23.1. וַיִּהְיוּ חַיֵּי שָׂרָה מֵאָה שָׁנָה וְעֶשְׂרִים שָׁנָה וְשֶׁבַע שָׁנִים שְׁנֵי חַיֵּי שָׂרָה׃ 23.1. וְעֶפְרוֹן יֹשֵׁב בְּתוֹךְ בְּנֵי־חֵת וַיַּעַן עֶפְרוֹן הַחִתִּי אֶת־אַבְרָהָם בְּאָזְנֵי בְנֵי־חֵת לְכֹל בָּאֵי שַׁעַר־עִירוֹ לֵאמֹר׃ 23.2. וַיָּקָם הַשָּׂדֶה וְהַמְּעָרָה אֲשֶׁר־בּוֹ לְאַבְרָהָם לַאֲחֻזַּת־קָבֶר מֵאֵת בְּנֵי־חֵת׃ 23.2. וַתָּמָת שָׂרָה בְּקִרְיַת אַרְבַּע הִוא חֶבְרוֹן בְּאֶרֶץ כְּנָעַן וַיָּבֹא אַבְרָהָם לִסְפֹּד לְשָׂרָה וְלִבְכֹּתָהּ׃ 23.3. וַיָּקָם אַבְרָהָם מֵעַל פְּנֵי מֵתוֹ וַיְדַבֵּר אֶל־בְּנֵי־חֵת לֵאמֹר׃ 23.4. גֵּר־וְתוֹשָׁב אָנֹכִי עִמָּכֶם תְּנוּ לִי אֲחֻזַּת־קֶבֶר עִמָּכֶם וְאֶקְבְּרָה מֵתִי מִלְּפָנָי׃ 23.5. וַיַּעֲנוּ בְנֵי־חֵת אֶת־אַבְרָהָם לֵאמֹר לוֹ׃ 23.6. שְׁמָעֵנוּ אֲדֹנִי נְשִׂיא אֱלֹהִים אַתָּה בְּתוֹכֵנוּ בְּמִבְחַר קְבָרֵינוּ קְבֹר אֶת־מֵתֶךָ אִישׁ מִמֶּנּוּ אֶת־קִבְרוֹ לֹא־יִכְלֶה מִמְּךָ מִקְּבֹר מֵתֶךָ׃ 23.7. וַיָּקָם אַבְרָהָם וַיִּשְׁתַּחוּ לְעַם־הָאָרֶץ לִבְנֵי־חֵת׃ 23.8. וַיְדַבֵּר אִתָּם לֵאמֹר אִם־יֵשׁ אֶת־נַפְשְׁכֶם לִקְבֹּר אֶת־מֵתִי מִלְּפָנַי שְׁמָעוּנִי וּפִגְעוּ־לִי בְּעֶפְרוֹן בֶּן־צֹחַר׃ 23.9. וְיִתֶּן־לִי אֶת־מְעָרַת הַמַּכְפֵּלָה אֲשֶׁר־לוֹ אֲשֶׁר בִּקְצֵה שָׂדֵהוּ בְּכֶסֶף מָלֵא יִתְּנֶנָּה לִי בְּתוֹכְכֶם לַאֲחֻזַּת־קָבֶר׃ 23.11. לֹא־אֲדֹנִי שְׁמָעֵנִי הַשָּׂדֶה נָתַתִּי לָךְ וְהַמְּעָרָה אֲשֶׁר־בּוֹ לְךָ נְתַתִּיהָ לְעֵינֵי בְנֵי־עַמִּי נְתַתִּיהָ לָּךְ קְבֹר מֵתֶךָ׃ 23.12. וַיִּשְׁתַּחוּ אַבְרָהָם לִפְנֵי עַם הָאָרֶץ׃ 23.13. וַיְדַבֵּר אֶל־עֶפְרוֹן בְּאָזְנֵי עַם־הָאָרֶץ לֵאמֹר אַךְ אִם־אַתָּה לוּ שְׁמָעֵנִי נָתַתִּי כֶּסֶף הַשָּׂדֶה קַח מִמֶּנִּי וְאֶקְבְּרָה אֶת־מֵתִי שָׁמָּה׃ 23.14. וַיַּעַן עֶפְרוֹן אֶת־אַבְרָהָם לֵאמֹר לוֹ׃ 23.15. אֲדֹנִי שְׁמָעֵנִי אֶרֶץ אַרְבַּע מֵאֹת שֶׁקֶל־כֶּסֶף בֵּינִי וּבֵינְךָ מַה־הִוא וְאֶת־מֵתְךָ קְבֹר׃ 23.16. וַיִּשְׁמַע אַבְרָהָם אֶל־עֶפְרוֹן וַיִּשְׁקֹל אַבְרָהָם לְעֶפְרֹן אֶת־הַכֶּסֶף אֲשֶׁר דִּבֶּר בְּאָזְנֵי בְנֵי־חֵת אַרְבַּע מֵאוֹת שֶׁקֶל כֶּסֶף עֹבֵר לַסֹּחֵר׃ 23.17. וַיָּקָם שְׂדֵה עֶפְרוֹן אֲשֶׁר בַּמַּכְפֵּלָה אֲשֶׁר לִפְנֵי מַמְרֵא הַשָּׂדֶה וְהַמְּעָרָה אֲשֶׁר־בּוֹ וְכָל־הָעֵץ אֲשֶׁר בַּשָּׂדֶה אֲשֶׁר בְּכָל־גְּבֻלוֹ סָבִיב׃ 23.18. לְאַבְרָהָם לְמִקְנָה לְעֵינֵי בְנֵי־חֵת בְּכֹל בָּאֵי שַׁעַר־עִירוֹ׃ 23.19. וְאַחֲרֵי־כֵן קָבַר אַבְרָהָם אֶת־שָׂרָה אִשְׁתּוֹ אֶל־מְעָרַת שְׂדֵה הַמַּכְפֵּלָה עַל־פְּנֵי מַמְרֵא הִוא חֶבְרוֹן בְּאֶרֶץ כְּנָעַן׃ 24.67. וַיְבִאֶהָ יִצְחָק הָאֹהֱלָה שָׂרָה אִמּוֹ וַיִּקַּח אֶת־רִבְקָה וַתְּהִי־לוֹ לְאִשָּׁה וַיֶּאֱהָבֶהָ וַיִּנָּחֵם יִצְחָק אַחֲרֵי אִמּוֹ׃ 25.7. וְאֵלֶּה יְמֵי שְׁנֵי־חַיֵּי אַבְרָהָם אֲשֶׁר־חָי מְאַת שָׁנָה וְשִׁבְעִים שָׁנָה וְחָמֵשׁ שָׁנִים׃ 25.8. וַיִּגְוַע וַיָּמָת אַבְרָהָם בְּשֵׂיבָה טוֹבָה זָקֵן וְשָׂבֵעַ וַיֵּאָסֶף אֶל־עַמָּיו׃ 25.9. וַיִּקְבְּרוּ אֹתוֹ יִצְחָק וְיִשְׁמָעֵאל בָּנָיו אֶל־מְעָרַת הַמַּכְפֵּלָה אֶל־שְׂדֵה עֶפְרֹן בֶּן־צֹחַר הַחִתִּי אֲשֶׁר עַל־פְּנֵי מַמְרֵא׃ 25.11. וַיְהִי אַחֲרֵי מוֹת אַבְרָהָם וַיְבָרֶךְ אֱלֹהִים אֶת־יִצְחָק בְּנוֹ וַיֵּשֶׁב יִצְחָק עִם־בְּאֵר לַחַי רֹאִי׃ 25.17. וְאֵלֶּה שְׁנֵי חַיֵּי יִשְׁמָעֵאל מְאַת שָׁנָה וּשְׁלֹשִׁים שָׁנָה וְשֶׁבַע שָׁנִים וַיִּגְוַע וַיָּמָת וַיֵּאָסֶף אֶל־עַמָּיו׃ 25.18. וַיִּשְׁכְּנוּ מֵחֲוִילָה עַד־שׁוּר אֲשֶׁר עַל־פְּנֵי מִצְרַיִם בֹּאֲכָה אַשּׁוּרָה עַל־פְּנֵי כָל־אֶחָיו נָפָל׃ 35.8. וַתָּמָת דְּבֹרָה מֵינֶקֶת רִבְקָה וַתִּקָּבֵר מִתַּחַת לְבֵית־אֵל תַּחַת הָאַלּוֹן וַיִּקְרָא שְׁמוֹ אַלּוֹן בָּכוּת׃ 35.16. וַיִּסְעוּ מִבֵּית אֵל וַיְהִי־עוֹד כִּבְרַת־הָאָרֶץ לָבוֹא אֶפְרָתָה וַתֵּלֶד רָחֵל וַתְּקַשׁ בְּלִדְתָּהּ׃ 35.17. וַיְהִי בְהַקְשֹׁתָהּ בְּלִדְתָּהּ וַתֹּאמֶר לָהּ הַמְיַלֶּדֶת אַל־תִּירְאִי כִּי־גַם־זֶה לָךְ בֵּן׃ 35.18. וַיְהִי בְּצֵאת נַפְשָׁהּ כִּי מֵתָה וַתִּקְרָא שְׁמוֹ בֶּן־אוֹנִי וְאָבִיו קָרָא־לוֹ בִנְיָמִין׃ 35.19. וַתָּמָת רָחֵל וַתִּקָּבֵר בְּדֶרֶךְ אֶפְרָתָה הִוא בֵּית לָחֶם׃ 35.27. וַיָּבֹא יַעֲקֹב אֶל־יִצְחָק אָבִיו מַמְרֵא קִרְיַת הָאַרְבַּע הִוא חֶבְרוֹן אֲשֶׁר־גָּר־שָׁם אַבְרָהָם וְיִצְחָק׃ 35.28. וַיִּהְיוּ יְמֵי יִצְחָק מְאַת שָׁנָה וּשְׁמֹנִים שָׁנָה׃ 35.29. וַיִּגְוַע יִצְחָק וַיָּמָת וַיֵּאָסֶף אֶל־עַמָּיו זָקֵן וּשְׂבַע יָמִים וַיִּקְבְּרוּ אֹתוֹ עֵשָׂו וְיַעֲקֹב בָּנָיו׃ 50.22. וַיֵּשֶׁב יוֹסֵף בְּמִצְרַיִם הוּא וּבֵית אָבִיו וַיְחִי יוֹסֵף מֵאָה וָעֶשֶׂר שָׁנִים׃ 50.23. וַיַּרְא יוֹסֵף לְאֶפְרַיִם בְּנֵי שִׁלֵּשִׁים גַּם בְּנֵי מָכִיר בֶּן־מְנַשֶּׁה יֻלְּדוּ עַל־בִּרְכֵּי יוֹסֵף׃ 50.24. וַיֹּאמֶר יוֹסֵף אֶל־אֶחָיו אָנֹכִי מֵת וֵאלֹהִים פָּקֹד יִפְקֹד אֶתְכֶם וְהֶעֱלָה אֶתְכֶם מִן־הָאָרֶץ הַזֹּאת אֶל־הָאָרֶץ אֲשֶׁר נִשְׁבַּע לְאַבְרָהָם לְיִצְחָק וּלְיַעֲקֹב׃ 50.25. וַיַּשְׁבַּע יוֹסֵף אֶת־בְּנֵי יִשְׂרָאֵל לֵאמֹר פָּקֹד יִפְקֹד אֱלֹהִים אֶתְכֶם וְהַעֲלִתֶם אֶת־עַצְמֹתַי מִזֶּה׃ 50.26. וַיָּמָת יוֹסֵף בֶּן־מֵאָה וָעֶשֶׂר שָׁנִים וַיַּחַנְטוּ אֹתוֹ וַיִּישֶׂם בָּאָרוֹן בְּמִצְרָיִם׃ 23.1. And the life of Sarah was a hundred and seven and twenty years; these were the years of the life of Sarah." 23.2. And Sarah died in Kiriatharba—the same is Hebron—in the land of Canaan; and Abraham came to mourn for Sarah, and to weep for her." 23.3. And Abraham rose up from before his dead, and spoke unto the children of Heth, saying:" 23.4. ’I am a stranger and a sojourner with you: give me a possession of a burying-place with you, that I may bury my dead out of my sight.’" 23.5. And the children of Heth answered Abraham, saying unto him:" 23.6. ’Hear us, my lord: thou art a mighty prince among us; in the choice of our sepulchres bury thy dead; none of us shall withhold from thee his sepulchre, but that thou mayest bury thy dead.’" 23.7. And Abraham rose up, and bowed down to the people of the land, even to the children of Heth." 23.8. And he spoke with them, saying: ‘If it be your mind that I should bury my dead out of my sight, hear me, and entreat for me to Ephron the son of Zohar," 23.9. that he may give me the cave of Machpelah, which he hath, which is in the end of his field; for the full price let him give it to me in the midst of you for a possession of a burying-place.’" 23.10. Now Ephron was sitting in the midst of the children of Heth; and Ephron the Hittite answered Abraham in the hearing of the children of Heth, even of all that went in at the gate of his city, saying:" 23.11. ’Nay, my lord, hear me: the field give I thee, and the cave that is therein, I give it thee; in the presence of the sons of my people give I it thee; bury thy dead.’" 23.12. And Abraham bowed down before the people of the land." 23.13. And he spoke unto Ephron in the hearing of the people of the land, saying: ‘But if thou wilt, I pray thee, hear me: I will give the price of the field; take it of me, and I will bury my dead there.’" 23.14. And Ephron answered Abraham, saying unto him:" 23.15. ’My lord, hearken unto me: a piece of land worth four hundred shekels of silver, what is that betwixt me and thee? bury therefore thy dead.’" 23.16. And Abraham hearkened unto Ephron; and Abraham weighed to Ephron the silver, which he had named in the hearing of the children of Heth, four hundred shekels of silver, current money with the merchant." 23.17. So the field of Ephron, which was in Machpelah, which was before Mamre, the field, and the cave which was therein, and all the trees that were in the field, that were in all the border thereof round about, were made sure" 23.18. unto Abraham for a possession in the presence of the children of Heth, before all that went in at the gate of his city." 23.19. And after this, Abraham buried Sarah his wife in the cave of the field of Machpelah before Mamre—the same is Hebron—in the land of Canaan." 23.20. And the field, and the cave that is therein, were made sure unto Abraham for a possession of a burying-place by the children of Heth." 24.67. And Isaac brought her into his mother Sarah’s tent, and took Rebekah, and she became his wife; and he loved her. And Isaac was comforted for his mother." 25.7. And these are the days of the years of Abraham’s life which he lived, a hundred threescore and fifteen years." 25.8. And Abraham expired, and died in a good old age, an old man, and full of years; and was gathered to his people." 25.9. And Isaac and Ishmael his sons buried him in the cave of Machpelah, in the field of Ephron the son of Zohar the Hittite, which is before Mamre;" 25.10. the field which Abraham purchased of the children of Heth; there was Abraham buried, and Sarah his wife." 25.11. And it came to pass after the death of Abraham, that God blessed Isaac his son; and Isaac dwelt by Beer-lahai-roi." 25.17. And these are the years of the life of Ishmael, a hundred and thirty and seven years; and he expired and died; and was gathered unto his people." 25.18. And they dwelt from Havilah unto Shur that is before Egypt, as thou goest toward Asshur: over against all his brethren he did settle." 35.8. And Deborah Rebekah’s nurse died, and she was buried below Beth-el under the oak; and the name of it was called Allon-bacuth." 35.16. And they journeyed from Beth-el; and there was still some way to come to Ephrath; and Rachel travailed, and she had hard labour." 35.17. And it came to pass, when she was in hard labour, that the mid-wife said unto her: ‘Fear not; for this also is a son for thee.’" 35.18. And it came to pass, as her soul was in departing—for she died—that she called his name Ben-oni; but his father called him Benjamin." 35.19. And Rachel died, and was buried in the way to Ephrath—the same is Beth-lehem." 35.20. And Jacob set up a pillar upon her grave; the same is the pillar of Rachel’s grave unto this day." 35.27. And Jacob came unto Isaac his father to Mamre, to Kiriatharba—the same is Hebron—where Abraham and Isaac sojourned." 35.28. And the days of Isaac were a hundred and fourscore years." 35.29. And Isaac expired, and died, and was gathered unto his people, old and full of days; and Esau and Jacob his sons buried him." 50.22. And Joseph dwelt in Egypt, he, and his father’s house; and Joseph lived a hundred and ten years." 50.23. And Joseph saw Ephraim’s children of the third generation; the children also of Machir the son of Manasseh were born upon Joseph’s knees." 50.24. And Joseph said unto his brethren: ‘I die; but God will surely remember you, and bring you up out of this land unto the land which He swore to Abraham, to Isaac, and to Jacob.’" 50.25. And Joseph took an oath of the children of Israel, saying: ‘God will surely remember you, and ye shall carry up my bones from hence.’" 50.26. So Joseph died, being a hundred and ten years old. And they embalmed him, and he was put in a coffin in Egypt."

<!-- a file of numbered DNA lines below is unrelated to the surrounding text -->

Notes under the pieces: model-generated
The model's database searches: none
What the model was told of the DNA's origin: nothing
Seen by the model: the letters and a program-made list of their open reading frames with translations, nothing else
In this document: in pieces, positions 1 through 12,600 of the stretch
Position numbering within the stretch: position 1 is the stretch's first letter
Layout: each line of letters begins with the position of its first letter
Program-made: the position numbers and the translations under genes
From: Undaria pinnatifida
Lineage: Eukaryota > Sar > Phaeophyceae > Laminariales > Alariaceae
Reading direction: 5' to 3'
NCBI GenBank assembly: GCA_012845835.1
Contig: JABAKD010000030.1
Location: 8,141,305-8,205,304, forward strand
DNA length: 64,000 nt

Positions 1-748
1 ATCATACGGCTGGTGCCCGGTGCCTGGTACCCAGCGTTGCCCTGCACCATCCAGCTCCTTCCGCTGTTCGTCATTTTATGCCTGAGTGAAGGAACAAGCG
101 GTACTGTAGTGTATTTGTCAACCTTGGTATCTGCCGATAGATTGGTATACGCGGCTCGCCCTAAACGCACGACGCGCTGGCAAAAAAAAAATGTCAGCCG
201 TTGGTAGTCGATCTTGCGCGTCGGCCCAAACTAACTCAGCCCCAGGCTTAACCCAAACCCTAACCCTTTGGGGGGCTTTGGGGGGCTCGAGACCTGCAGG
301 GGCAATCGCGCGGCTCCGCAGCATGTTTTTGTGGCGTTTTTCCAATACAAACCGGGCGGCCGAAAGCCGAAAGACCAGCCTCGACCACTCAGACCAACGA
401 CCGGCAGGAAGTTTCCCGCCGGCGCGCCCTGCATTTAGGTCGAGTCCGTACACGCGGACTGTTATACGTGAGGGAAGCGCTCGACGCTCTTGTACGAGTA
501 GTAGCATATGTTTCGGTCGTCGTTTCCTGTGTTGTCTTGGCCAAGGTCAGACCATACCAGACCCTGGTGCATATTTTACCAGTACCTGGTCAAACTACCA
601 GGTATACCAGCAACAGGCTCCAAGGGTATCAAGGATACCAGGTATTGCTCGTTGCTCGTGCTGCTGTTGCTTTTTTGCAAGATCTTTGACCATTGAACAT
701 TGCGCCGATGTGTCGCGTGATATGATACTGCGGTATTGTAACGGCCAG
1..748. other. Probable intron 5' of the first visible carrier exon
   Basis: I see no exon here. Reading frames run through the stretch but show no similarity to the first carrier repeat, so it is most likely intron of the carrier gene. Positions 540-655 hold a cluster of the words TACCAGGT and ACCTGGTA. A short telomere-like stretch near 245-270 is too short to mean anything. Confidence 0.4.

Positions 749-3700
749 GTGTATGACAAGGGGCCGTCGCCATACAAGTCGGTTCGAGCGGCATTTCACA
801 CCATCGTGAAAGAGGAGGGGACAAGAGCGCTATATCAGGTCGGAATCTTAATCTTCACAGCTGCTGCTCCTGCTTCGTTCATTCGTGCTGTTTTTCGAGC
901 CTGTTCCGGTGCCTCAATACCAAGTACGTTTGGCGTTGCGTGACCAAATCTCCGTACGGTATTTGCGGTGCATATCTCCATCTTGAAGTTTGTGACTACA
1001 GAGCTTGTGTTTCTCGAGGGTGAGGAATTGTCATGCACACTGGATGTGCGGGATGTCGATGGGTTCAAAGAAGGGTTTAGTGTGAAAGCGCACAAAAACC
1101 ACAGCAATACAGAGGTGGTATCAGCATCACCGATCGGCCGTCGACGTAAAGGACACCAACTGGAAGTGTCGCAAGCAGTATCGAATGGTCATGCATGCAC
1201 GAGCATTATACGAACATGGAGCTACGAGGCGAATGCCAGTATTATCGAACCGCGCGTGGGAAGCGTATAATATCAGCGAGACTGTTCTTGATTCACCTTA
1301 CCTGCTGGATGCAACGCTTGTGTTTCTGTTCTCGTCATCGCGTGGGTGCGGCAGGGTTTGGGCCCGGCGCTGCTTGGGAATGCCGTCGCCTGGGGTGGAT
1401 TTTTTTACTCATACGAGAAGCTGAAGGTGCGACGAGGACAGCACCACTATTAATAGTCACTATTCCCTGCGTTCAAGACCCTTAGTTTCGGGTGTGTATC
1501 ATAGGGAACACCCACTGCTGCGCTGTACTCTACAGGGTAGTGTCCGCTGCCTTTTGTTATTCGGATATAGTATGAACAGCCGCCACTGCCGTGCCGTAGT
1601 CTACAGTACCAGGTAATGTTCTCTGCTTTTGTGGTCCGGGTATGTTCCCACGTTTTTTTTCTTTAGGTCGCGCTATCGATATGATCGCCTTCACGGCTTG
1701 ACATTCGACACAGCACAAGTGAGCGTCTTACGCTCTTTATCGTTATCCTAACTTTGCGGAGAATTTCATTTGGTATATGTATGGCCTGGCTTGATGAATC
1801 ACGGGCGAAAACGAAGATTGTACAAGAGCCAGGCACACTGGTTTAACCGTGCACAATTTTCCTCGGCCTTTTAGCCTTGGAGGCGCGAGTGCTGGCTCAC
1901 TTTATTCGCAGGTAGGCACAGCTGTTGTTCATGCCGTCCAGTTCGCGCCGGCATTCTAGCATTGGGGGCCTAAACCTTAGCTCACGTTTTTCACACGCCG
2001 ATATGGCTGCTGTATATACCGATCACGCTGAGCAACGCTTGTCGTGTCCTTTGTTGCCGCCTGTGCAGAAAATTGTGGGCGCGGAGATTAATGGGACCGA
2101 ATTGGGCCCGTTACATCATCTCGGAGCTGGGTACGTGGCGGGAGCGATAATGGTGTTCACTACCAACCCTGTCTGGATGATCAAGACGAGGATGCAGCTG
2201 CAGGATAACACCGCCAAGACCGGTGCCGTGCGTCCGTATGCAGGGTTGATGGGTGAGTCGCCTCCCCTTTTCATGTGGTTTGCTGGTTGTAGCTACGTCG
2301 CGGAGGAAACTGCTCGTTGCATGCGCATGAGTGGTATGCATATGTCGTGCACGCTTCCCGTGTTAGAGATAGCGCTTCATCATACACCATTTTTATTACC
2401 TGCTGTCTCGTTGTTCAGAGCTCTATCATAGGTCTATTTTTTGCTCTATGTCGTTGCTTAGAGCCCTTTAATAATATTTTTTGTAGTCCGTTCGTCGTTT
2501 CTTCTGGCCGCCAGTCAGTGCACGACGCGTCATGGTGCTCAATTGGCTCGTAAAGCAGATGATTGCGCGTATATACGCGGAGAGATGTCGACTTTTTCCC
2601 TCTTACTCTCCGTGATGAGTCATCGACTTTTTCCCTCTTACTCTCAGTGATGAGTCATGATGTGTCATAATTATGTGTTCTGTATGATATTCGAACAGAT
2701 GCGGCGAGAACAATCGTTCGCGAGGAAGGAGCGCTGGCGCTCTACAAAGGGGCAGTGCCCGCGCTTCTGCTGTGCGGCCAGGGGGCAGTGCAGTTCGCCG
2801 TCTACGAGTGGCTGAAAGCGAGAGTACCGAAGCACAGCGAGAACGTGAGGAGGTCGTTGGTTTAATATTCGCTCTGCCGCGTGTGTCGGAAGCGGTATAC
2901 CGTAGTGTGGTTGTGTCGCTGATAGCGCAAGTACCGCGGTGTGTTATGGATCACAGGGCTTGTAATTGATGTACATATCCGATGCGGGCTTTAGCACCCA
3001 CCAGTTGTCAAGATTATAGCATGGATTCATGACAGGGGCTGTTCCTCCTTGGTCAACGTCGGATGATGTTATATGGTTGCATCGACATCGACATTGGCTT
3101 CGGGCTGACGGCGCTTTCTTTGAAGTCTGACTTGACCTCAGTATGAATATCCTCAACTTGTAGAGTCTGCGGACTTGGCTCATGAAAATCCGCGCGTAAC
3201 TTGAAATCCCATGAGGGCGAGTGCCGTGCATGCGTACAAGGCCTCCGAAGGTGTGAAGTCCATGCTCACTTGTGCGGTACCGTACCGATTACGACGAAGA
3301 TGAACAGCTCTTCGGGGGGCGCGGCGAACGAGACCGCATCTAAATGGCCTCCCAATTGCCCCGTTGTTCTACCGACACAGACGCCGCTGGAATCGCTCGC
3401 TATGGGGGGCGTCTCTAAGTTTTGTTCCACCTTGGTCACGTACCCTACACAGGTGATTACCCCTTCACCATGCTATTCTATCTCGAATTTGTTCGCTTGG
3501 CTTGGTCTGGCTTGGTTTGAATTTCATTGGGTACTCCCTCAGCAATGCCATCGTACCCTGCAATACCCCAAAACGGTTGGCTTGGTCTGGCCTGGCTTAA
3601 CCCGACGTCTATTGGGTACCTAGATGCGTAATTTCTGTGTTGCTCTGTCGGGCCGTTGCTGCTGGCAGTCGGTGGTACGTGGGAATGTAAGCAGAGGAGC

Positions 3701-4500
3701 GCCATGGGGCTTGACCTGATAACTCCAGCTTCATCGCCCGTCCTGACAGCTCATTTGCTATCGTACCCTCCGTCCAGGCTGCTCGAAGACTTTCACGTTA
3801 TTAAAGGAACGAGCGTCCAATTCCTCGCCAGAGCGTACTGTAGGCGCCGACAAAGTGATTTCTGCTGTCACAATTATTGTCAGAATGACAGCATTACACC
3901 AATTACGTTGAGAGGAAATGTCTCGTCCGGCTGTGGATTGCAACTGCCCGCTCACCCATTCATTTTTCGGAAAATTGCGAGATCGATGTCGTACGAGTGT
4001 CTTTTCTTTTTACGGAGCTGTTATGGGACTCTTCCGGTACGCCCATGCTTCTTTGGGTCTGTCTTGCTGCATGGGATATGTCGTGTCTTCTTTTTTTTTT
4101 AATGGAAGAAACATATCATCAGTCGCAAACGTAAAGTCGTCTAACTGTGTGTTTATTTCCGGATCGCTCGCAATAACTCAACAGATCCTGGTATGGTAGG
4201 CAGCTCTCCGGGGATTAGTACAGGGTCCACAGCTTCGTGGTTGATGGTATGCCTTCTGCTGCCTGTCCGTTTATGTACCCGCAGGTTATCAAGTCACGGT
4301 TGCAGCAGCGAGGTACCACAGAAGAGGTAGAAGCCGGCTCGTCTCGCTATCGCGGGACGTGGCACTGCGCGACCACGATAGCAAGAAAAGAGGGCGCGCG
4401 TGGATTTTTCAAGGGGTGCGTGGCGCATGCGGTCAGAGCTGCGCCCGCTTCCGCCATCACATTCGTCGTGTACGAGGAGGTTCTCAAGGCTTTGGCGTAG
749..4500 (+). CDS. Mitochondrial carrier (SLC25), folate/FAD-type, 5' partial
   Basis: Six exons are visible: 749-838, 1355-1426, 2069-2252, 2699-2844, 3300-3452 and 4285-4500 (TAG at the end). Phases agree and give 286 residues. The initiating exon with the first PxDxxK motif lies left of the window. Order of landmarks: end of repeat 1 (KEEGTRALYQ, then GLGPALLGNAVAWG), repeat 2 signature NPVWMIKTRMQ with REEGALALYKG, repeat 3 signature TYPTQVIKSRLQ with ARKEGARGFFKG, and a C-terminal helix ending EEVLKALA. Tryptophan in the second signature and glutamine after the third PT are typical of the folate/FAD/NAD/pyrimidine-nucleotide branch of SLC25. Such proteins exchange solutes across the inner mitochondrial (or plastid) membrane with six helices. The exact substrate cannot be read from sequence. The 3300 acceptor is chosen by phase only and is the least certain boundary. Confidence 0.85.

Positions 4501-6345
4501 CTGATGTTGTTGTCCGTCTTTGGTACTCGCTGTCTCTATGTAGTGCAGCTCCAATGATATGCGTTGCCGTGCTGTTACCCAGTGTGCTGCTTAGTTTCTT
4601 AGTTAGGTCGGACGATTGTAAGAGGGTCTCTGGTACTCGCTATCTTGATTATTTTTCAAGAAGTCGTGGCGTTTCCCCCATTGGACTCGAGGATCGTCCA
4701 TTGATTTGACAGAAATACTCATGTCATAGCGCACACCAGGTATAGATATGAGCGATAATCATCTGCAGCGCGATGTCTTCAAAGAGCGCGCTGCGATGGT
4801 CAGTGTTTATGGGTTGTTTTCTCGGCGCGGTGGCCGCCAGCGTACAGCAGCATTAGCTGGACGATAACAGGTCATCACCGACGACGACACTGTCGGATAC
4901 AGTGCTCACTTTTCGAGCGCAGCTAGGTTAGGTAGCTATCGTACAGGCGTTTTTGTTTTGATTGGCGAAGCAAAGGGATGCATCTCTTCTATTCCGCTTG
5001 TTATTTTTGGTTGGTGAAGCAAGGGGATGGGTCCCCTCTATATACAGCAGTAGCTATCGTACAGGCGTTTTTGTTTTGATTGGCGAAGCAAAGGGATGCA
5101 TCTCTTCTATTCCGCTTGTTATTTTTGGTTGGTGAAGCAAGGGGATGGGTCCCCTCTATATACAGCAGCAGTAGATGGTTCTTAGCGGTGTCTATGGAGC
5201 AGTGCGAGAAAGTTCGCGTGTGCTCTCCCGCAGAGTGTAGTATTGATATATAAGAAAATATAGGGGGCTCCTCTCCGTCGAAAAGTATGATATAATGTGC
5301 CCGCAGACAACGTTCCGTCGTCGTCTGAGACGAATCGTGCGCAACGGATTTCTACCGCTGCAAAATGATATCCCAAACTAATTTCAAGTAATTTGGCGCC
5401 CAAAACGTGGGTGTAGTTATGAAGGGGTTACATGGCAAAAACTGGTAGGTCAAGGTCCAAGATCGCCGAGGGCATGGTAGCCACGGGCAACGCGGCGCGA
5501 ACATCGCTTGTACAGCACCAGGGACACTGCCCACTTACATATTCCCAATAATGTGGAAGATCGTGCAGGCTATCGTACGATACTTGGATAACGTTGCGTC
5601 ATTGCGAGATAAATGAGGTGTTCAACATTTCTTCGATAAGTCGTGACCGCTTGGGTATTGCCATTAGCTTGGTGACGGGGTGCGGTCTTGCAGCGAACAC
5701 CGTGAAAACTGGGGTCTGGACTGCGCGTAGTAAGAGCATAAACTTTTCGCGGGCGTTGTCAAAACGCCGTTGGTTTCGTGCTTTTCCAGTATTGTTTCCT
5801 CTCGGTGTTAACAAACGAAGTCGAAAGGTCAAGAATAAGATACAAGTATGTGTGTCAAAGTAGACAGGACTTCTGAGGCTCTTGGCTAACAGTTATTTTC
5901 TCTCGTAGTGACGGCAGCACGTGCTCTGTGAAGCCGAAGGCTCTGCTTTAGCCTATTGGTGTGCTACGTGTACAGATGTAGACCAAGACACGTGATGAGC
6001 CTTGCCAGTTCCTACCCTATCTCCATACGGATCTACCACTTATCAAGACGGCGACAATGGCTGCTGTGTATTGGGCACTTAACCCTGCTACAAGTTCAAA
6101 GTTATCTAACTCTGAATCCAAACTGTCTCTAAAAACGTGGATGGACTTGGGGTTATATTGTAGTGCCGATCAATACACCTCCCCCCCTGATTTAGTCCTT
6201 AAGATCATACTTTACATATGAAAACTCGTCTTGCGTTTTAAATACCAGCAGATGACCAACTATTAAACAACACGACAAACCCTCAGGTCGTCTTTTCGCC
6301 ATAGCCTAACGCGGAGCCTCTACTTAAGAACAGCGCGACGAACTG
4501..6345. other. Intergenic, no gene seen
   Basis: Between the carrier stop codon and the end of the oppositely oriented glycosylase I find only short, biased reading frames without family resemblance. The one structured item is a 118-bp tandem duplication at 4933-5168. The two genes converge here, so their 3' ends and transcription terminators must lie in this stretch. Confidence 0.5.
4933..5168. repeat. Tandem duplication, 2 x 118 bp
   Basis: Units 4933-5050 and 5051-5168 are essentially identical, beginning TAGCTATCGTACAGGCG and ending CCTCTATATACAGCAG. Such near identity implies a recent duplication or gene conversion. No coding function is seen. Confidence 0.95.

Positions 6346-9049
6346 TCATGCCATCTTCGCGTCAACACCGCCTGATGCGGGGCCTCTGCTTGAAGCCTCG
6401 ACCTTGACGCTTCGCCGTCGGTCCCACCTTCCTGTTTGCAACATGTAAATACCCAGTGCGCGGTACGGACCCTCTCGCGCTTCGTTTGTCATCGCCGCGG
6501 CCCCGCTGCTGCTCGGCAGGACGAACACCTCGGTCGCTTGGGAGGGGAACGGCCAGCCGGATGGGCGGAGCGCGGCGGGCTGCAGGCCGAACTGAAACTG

5. Hebrew Bible, Leviticus, 13 (9th cent. BCE - 3rd cent. BCE)